Skin Color: Handy Tool For Teaching Evolution
Variations in skin color provide one of the best examples of evolution by natural selection acting on the human body and should be used to teach evolution in schools, according to a Penn State anthropologist.
“There is an inherent level of interest in skin color and for teachers, that is a great bonus — kids want to know,” said Nina Jablonski, professor and head, Department of Anthropology, Penn State. “The mechanism of evolution can be completely understood from skin color.”
Scientists have understood for years that evolutionary selection of skin pigmentation was caused by the sun. As human ancestors gradually lost their pelts to allow evaporative cooling through sweating, their naked skin was directly exposed to sunlight. In the tropics, natural selection created darkly pigmented individuals to protect against the sun.
Ultraviolet B radiation produces vitamin D in human skin, but can destroy folate. Folate is important for the rapid growth of cells, especially during pregnancy, when its deficiency can cause neural tube defects. Destruction of folate and deficiencies in vitamin D are evolutionary factors because folate-deficient mothers produce fewer children who survive, and vitamin D-deficient women are less fertile than healthy women.
Dark skin pigmentation in the tropics protects people from folate destruction, allowing normal reproduction. However, because levels of ultraviolet B are high year round, the body can still produce sufficient vitamin D. As humans moved out of Africa, they moved into the subtropics and eventually inhabited areas up to the Arctic Circle. North or south of 46 degrees latitude — Canada, Russia, Scandinavia, Western Europe and Mongolia — dark-skinned people could not produce enough vitamin D, while lighter-skinned people could and thrived. Natural selection of light skin occurred.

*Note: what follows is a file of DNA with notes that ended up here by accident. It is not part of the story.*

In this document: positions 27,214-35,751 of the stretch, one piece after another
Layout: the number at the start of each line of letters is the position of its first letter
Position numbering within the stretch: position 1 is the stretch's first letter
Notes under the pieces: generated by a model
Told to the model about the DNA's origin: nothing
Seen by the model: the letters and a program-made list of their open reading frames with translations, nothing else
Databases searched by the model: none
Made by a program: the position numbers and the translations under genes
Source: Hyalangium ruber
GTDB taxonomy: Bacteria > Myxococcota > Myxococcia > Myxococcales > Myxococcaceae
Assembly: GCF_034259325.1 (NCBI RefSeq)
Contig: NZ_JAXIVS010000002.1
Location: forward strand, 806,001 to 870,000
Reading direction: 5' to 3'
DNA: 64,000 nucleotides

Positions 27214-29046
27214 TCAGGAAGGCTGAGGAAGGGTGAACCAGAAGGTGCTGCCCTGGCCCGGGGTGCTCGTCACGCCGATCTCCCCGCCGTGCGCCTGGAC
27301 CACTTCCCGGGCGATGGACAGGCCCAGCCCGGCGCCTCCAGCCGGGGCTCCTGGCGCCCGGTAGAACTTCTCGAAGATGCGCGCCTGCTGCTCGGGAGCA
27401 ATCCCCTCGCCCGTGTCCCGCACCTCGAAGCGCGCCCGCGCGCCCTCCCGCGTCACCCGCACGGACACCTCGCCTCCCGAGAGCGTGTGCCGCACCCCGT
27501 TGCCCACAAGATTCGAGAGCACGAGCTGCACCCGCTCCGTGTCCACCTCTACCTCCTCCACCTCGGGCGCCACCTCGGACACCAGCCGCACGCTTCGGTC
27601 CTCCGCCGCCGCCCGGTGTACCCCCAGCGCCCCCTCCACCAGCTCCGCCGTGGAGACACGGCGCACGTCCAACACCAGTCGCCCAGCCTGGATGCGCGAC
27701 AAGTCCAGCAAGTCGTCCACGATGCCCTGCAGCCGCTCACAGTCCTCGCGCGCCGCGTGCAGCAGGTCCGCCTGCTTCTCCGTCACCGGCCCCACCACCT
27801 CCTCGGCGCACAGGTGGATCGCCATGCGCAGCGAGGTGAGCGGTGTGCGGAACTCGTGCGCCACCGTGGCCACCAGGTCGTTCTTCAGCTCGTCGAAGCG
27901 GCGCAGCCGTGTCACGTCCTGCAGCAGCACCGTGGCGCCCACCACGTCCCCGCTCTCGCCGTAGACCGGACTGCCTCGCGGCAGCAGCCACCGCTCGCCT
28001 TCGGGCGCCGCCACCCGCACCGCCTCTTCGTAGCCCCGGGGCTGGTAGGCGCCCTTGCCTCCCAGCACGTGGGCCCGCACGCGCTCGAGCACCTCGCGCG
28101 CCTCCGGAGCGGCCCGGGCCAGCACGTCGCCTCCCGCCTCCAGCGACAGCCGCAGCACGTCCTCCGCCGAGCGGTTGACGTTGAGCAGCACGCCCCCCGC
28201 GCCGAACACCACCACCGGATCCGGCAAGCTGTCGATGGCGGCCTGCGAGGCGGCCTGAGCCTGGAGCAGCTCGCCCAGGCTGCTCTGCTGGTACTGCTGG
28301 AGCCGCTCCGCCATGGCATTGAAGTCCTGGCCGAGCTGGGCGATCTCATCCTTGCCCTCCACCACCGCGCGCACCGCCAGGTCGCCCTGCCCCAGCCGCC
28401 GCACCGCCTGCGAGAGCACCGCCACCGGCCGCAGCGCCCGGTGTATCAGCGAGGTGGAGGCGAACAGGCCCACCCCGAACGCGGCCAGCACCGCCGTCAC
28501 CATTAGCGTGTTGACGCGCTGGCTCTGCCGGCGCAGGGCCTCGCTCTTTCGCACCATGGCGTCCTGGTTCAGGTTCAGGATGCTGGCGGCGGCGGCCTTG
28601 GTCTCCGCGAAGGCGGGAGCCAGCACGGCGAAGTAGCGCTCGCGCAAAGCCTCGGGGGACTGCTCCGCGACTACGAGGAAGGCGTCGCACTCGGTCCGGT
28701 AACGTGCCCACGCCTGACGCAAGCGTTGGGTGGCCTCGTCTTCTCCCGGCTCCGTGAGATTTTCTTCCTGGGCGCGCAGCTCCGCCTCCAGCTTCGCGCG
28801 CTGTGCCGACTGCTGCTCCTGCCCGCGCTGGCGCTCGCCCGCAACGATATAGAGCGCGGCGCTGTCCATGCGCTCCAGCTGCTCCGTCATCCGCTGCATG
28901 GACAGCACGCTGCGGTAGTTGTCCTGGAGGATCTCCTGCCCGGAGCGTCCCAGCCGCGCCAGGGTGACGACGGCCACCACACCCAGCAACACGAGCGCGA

The differences between light-skinned and dark-skinned people are more interesting than studying changes in the wing color of moths or, the most commonly used evolutionary example, bacterial colonies, according to Jablonski. Adaptation to the environment through evolutionary change becomes even more interesting when looking at the mechanism of tanning.
“In the middle latitudes tanning evolved multiple times as a mechanism to partly protect humans from harmful effect of the sun,” Jablonski told attendees at the annual meeting of the American Association for the Advancement of Science today (Feb. 20) in Washington, D.C.
Tanning evolved for humans so that when ultraviolet B radiation increases in early spring, the skin gradually darkens. As the sun becomes stronger, the tan deepens. During the winter, as ultraviolet B wanes, so does the tan, allowing appropriate protection against folate destruction but sufficient vitamin D production. Tanning evolved in North Africa, South America, the Mediterranean and most of China.
Natural variation in skin color due to natural selection can be seen in nearly every classroom in the U.S. because humans now move around the globe far faster than evolution can adjust for the sun. The idea that variation in skin color is due to where someone’s ancestors originated and how strong the sun was in those locations is inherently interesting, Jablonski noted.
“People are really socially aware of skin color, intensely self-conscious about it,” she said. “The nice thing about skin color is that we can teach the principles of evolution using an example on our own bodies and relieve a lot of social stress about personal skin color at the same time.”
Jablonski noted that the ability to tan developed in a wide variety of peoples and while the outcome, tanablity, is the same, the underlying genetic mechanisms are not necessarily identical. She also noted that depigmentated skin also developed at least three times through different genetic mechanisms. Students who never tan, will also understand why they do not and that they never will.
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